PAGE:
Caesarean Births May Increase Obesity Rates, How True Is This?

First Posted: Sep 09, 2016 07:02 AM EDT

A new study by JAMA Pediatrics says that babies born via Caesarean section are at higher risk of becoming obese than babies born vaginally. The reason for this is that babies born via caesarean section fail to get exposed to the healthy gut bacteria present in the vagina that plays a huge role in regular diet and metabolism as the babies grow.

The study included 22,000 babies who were monitored into adulthood, as reported by The Telegraph. The researchers clarified that there are also other factors that may contribute to obesity of the child like the diet of the mother, health complications like diabetes during pregnancy, and milk preference - formula or breast. It was observed that babies born via caesarean are less likely to be breastfed, thus leading to increasing obesity because infant milk highly affects children's diet in the future.

Unfortunately, there is an increasing trend of caesarean deliveries all over the world. In the UK, for example, 26 percent of babies are born via Caesarean section - an operation that requires cutting the tummy of the mother to bring the baby out of the womb. The Royal College of Midwives testified that the rates are steadily increasing over the past couple of years.

Another study in Harvard Medical School showed that babies delivered via caesarean section are 15 percent more likely to be obese as they grow. This study accounted for all other necessary factors like mother's weight, age and health issues (if there is during pregnancy).

To compare babies born via caesarean section to those born vaginally, another study monitored siblings and found that there is a 64 percent chance that C-section babies will be obese than their vaginally-born sibling.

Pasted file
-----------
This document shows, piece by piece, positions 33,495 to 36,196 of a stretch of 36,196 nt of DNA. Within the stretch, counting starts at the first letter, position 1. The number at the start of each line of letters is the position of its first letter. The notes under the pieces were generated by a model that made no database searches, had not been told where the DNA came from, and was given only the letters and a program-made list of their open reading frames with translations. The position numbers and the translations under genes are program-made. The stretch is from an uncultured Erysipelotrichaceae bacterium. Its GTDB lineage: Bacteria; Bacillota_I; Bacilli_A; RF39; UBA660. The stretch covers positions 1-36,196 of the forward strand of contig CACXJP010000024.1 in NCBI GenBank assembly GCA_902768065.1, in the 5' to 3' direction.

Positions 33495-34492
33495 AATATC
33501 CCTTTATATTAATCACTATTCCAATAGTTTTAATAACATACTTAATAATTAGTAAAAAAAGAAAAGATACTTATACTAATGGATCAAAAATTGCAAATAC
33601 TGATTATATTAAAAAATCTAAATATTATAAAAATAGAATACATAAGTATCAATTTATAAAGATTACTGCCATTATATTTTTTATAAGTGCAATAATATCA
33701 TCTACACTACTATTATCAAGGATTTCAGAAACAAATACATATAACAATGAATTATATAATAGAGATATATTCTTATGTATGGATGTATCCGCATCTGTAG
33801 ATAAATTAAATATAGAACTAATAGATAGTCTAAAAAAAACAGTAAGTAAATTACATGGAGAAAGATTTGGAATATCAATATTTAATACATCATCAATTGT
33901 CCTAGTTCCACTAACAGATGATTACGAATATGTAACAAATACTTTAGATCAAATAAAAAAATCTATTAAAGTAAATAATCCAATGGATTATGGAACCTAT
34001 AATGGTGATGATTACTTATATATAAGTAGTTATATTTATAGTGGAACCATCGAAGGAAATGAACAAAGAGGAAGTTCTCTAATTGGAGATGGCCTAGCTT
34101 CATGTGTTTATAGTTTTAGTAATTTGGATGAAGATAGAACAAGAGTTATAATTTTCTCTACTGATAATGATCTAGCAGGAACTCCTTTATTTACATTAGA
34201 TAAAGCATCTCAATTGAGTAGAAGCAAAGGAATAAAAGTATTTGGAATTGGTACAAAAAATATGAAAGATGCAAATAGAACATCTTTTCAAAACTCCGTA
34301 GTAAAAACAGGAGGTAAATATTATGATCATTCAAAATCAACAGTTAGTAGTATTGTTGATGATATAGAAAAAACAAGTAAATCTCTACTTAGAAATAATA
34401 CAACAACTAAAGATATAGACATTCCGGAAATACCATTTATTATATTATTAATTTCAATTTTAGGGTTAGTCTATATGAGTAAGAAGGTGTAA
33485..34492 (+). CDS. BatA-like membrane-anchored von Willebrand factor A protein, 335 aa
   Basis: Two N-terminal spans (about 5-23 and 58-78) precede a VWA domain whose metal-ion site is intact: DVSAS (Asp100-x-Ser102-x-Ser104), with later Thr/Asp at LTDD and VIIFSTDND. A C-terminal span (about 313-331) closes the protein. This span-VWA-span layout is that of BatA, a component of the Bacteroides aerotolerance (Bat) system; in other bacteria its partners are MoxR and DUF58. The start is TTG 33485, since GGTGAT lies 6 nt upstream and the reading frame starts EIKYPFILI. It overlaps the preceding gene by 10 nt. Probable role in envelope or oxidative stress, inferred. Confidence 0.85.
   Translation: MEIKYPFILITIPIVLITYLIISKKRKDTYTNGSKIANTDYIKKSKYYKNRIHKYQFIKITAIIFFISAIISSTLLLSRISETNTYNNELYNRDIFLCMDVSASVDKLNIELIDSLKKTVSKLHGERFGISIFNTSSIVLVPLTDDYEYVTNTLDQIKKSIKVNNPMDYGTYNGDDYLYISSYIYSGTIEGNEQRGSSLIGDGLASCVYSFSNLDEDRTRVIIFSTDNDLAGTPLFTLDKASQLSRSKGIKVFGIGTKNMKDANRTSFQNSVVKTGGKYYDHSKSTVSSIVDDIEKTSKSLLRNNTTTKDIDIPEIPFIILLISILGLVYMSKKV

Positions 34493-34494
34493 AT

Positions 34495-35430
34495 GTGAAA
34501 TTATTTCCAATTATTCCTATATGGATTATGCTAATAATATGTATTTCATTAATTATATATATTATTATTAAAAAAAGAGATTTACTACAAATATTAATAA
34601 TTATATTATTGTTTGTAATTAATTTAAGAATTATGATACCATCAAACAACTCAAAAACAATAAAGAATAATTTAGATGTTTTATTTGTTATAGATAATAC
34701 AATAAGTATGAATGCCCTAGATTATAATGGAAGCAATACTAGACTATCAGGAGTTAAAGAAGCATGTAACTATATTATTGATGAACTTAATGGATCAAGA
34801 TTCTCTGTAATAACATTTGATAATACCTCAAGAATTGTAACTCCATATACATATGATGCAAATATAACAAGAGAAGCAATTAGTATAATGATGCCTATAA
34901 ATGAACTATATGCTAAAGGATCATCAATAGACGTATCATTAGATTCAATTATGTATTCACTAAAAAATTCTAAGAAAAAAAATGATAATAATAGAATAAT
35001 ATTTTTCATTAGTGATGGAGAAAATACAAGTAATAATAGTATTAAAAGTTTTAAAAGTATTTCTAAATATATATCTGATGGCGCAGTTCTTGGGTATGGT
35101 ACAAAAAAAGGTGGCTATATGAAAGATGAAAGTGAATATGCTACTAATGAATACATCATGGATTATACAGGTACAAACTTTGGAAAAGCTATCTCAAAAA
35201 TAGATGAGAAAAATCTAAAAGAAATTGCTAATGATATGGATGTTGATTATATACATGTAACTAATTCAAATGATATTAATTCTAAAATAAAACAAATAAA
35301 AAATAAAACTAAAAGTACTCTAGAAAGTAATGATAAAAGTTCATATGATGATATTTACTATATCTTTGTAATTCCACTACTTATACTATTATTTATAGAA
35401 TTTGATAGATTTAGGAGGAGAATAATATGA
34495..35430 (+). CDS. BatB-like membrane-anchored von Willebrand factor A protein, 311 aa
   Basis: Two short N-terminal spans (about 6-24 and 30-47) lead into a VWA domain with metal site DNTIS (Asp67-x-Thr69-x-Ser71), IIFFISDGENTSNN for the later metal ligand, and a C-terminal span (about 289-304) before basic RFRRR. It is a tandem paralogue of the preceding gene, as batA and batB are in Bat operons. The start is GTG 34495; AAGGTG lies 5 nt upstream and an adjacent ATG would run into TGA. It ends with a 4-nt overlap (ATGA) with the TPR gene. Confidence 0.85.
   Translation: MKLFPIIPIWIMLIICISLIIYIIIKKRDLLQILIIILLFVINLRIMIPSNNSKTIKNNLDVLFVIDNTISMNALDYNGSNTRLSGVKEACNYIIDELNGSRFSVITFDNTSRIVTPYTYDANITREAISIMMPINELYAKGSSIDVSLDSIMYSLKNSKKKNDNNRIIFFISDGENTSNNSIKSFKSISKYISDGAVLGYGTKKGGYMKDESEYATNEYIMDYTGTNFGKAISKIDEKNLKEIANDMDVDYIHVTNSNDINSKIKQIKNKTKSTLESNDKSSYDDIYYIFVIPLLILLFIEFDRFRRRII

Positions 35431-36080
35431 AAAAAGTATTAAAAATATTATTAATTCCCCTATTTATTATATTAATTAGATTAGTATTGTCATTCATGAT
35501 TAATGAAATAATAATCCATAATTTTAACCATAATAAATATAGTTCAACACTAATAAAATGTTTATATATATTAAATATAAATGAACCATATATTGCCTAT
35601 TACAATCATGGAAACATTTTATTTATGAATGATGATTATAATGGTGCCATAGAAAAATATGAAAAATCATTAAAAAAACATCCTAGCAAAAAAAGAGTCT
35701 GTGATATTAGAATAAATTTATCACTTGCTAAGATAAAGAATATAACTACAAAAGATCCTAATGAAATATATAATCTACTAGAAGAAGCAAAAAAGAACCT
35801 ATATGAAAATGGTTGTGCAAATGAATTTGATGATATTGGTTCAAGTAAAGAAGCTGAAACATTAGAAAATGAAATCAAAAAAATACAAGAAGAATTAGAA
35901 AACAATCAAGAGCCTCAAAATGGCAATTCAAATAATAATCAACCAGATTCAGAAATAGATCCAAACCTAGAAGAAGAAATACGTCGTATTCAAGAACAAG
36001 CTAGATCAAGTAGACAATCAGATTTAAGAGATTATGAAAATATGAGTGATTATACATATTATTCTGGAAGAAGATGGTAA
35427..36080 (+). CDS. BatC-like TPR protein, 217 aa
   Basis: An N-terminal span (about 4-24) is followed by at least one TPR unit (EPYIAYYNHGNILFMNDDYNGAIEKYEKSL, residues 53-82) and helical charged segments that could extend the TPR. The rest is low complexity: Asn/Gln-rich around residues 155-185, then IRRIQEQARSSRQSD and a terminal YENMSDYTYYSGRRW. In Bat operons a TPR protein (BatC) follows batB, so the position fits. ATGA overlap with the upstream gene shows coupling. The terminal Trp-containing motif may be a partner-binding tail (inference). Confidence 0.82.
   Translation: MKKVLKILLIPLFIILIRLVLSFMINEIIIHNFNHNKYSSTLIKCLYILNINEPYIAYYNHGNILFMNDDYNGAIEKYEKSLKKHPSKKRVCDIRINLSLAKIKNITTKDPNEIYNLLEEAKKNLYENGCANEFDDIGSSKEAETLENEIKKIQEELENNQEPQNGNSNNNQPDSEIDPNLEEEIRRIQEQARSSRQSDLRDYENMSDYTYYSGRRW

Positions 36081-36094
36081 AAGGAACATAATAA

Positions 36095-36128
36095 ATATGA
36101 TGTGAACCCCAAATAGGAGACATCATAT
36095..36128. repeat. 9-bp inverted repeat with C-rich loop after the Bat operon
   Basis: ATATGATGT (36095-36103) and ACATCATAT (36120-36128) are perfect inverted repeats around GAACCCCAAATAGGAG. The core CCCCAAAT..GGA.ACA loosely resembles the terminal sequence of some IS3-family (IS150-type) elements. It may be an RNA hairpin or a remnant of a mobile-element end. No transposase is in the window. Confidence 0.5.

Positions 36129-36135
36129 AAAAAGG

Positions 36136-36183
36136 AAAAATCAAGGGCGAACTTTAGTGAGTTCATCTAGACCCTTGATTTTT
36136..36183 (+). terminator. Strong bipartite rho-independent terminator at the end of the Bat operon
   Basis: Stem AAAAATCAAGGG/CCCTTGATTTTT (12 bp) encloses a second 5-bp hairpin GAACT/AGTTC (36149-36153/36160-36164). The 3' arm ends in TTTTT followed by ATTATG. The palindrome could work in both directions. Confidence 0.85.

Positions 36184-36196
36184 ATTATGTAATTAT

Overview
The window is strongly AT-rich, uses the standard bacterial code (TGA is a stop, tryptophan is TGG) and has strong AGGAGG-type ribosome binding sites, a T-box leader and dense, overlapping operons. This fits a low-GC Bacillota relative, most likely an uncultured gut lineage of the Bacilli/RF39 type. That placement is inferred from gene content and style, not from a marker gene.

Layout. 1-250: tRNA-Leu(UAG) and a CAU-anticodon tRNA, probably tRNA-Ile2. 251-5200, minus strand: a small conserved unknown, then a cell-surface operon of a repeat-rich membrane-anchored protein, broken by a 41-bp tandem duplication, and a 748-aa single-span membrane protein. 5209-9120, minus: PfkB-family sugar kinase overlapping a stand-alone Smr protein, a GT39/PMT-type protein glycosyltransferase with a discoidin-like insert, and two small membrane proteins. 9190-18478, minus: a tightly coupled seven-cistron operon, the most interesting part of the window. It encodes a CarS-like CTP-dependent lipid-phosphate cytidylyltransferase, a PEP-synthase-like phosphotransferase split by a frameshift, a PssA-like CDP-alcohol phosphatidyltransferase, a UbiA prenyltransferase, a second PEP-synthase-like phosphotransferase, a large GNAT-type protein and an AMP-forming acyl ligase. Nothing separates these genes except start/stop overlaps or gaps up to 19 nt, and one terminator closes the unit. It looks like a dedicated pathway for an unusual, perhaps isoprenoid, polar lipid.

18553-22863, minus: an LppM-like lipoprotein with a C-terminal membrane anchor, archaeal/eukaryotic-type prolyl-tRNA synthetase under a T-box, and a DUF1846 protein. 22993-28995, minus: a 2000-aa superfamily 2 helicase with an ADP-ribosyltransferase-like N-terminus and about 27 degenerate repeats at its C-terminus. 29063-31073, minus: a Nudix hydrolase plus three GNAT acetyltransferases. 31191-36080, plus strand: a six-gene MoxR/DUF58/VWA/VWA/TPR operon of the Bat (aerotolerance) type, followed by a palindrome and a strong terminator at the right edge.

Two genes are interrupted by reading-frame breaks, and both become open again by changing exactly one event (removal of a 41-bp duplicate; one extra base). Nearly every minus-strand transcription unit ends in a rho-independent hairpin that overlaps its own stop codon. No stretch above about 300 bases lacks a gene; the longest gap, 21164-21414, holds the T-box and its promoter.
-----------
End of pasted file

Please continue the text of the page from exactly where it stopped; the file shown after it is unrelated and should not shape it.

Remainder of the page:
The researchers could not thoroughly explain the association of delivery to obesity but the best guess was the difference in gastrointestinal microbiota (healthy gut bacteria) could have a huge effect. "Overall, the literature surrounding this area suggests that there may be a link between Caesarean section and obesity. However, this link is neither fully proven nor understood.," said Dr. Simon Cork, a research associate in the Department of Investigative Medicine at Imperial College London.

The President of the Royal College of Pediatrics and Child Health Prof Neena Modi said there is the need to deepen the study to identify whether the link between Caesarean birth and obesity is true. She added, "Caesarean section can be life-saving for women and their babies. However, many women are now considering Caesarean section where there is no medical indication."

Women should be well informed before they make these irreversible decisions. "It is important that they are told about the possibility of increased risk of obesity in their children, to help them make an informed birth choice. It is important that they are told about the possibility of increased risk of obesity in their children, to help them make an informed birth choice," Modi ended.

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